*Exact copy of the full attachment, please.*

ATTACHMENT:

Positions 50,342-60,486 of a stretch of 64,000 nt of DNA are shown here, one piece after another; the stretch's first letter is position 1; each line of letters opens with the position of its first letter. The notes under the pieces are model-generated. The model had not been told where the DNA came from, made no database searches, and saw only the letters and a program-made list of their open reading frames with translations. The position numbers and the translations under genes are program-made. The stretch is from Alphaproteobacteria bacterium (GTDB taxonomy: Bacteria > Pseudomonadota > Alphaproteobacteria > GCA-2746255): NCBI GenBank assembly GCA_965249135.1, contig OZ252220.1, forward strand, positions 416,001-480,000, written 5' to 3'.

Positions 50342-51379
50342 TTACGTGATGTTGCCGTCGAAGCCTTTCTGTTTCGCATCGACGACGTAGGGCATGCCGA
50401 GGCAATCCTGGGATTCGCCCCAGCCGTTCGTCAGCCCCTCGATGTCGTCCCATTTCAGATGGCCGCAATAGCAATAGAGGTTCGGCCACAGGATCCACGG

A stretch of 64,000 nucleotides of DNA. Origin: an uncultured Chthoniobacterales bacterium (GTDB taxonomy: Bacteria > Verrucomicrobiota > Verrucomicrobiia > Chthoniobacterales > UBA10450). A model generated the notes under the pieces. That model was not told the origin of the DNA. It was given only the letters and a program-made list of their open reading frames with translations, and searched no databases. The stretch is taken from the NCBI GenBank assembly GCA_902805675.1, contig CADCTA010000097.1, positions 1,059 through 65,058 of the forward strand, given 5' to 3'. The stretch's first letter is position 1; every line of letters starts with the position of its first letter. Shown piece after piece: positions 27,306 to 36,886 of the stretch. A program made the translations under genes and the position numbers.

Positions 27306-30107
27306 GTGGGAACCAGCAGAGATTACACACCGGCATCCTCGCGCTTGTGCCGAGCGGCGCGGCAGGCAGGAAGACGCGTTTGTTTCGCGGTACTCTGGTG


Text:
Positions 50,342-60,486 of a stretch of 64,000 nt of DNA are shown here, one piece after another; the stretch's first letter is position 1; each line of letters opens with the position of its first letter. The notes under the pieces are model-generated. The model had not been told where the DNA came from, made no database searches, and saw only the letters and a program-made list of their open reading frames with translations. The position numbers and the translations under genes are program-made. The stretch is from Alphaproteobacteria bacterium (GTDB taxonomy: Bacteria > Pseudomonadota > Alphaproteobacteria > GCA-2746255): NCBI GenBank assembly GCA_965249135.1, contig OZ252220.1, forward strand, positions 416,001-480,000, written 5' to 3'.

Positions 50342-51379
50342 TTACGTGATGTTGCCGTCGAAGCCTTTCTGTTTCGCATCGACGACGTAGGGCATGCCGA
50401 GGCAATCCTGGGATTCGCCCCAGCCGTTCGTCAGCCCCTCGATGTCGTCCCATTTCAGATGGCCGCAATAGCAATAGAGGTTCGGCCACAGGATCCACGG

A stretch of 64,000 nucleotides of DNA. Origin: an uncultured Chthoniobacterales bacterium (GTDB taxonomy: Bacteria > Verrucomicrobiota > Verrucomicrobiia > Chthoniobacterales > UBA10450). A model generated the notes under the pieces. That model was not told the origin of the DNA. It was given only the letters and a program-made list of their open reading frames with translations, and searched no databases. The stretch is taken from the NCBI GenBank assembly GCA_902805675.1, contig CADCTA010000097.1, positions 1,059 through 65,058 of the forward strand, given 5' to 3'. The stretch's first letter is position 1; every line of letters starts with the position of its first letter. Shown piece after piece: positions 27,306 to 36,886 of the stretch. A program made the translations under genes and the position numbers.

Positions 27306-30107
27306 GTGGGAACCAGCAGAGATTACACACCGGCATCCTCGCGCTTGTGCCGAGCGGCGCGGCAGGCAGGAAGACGCGTTTGTTTCGCGGTACTCTGGTG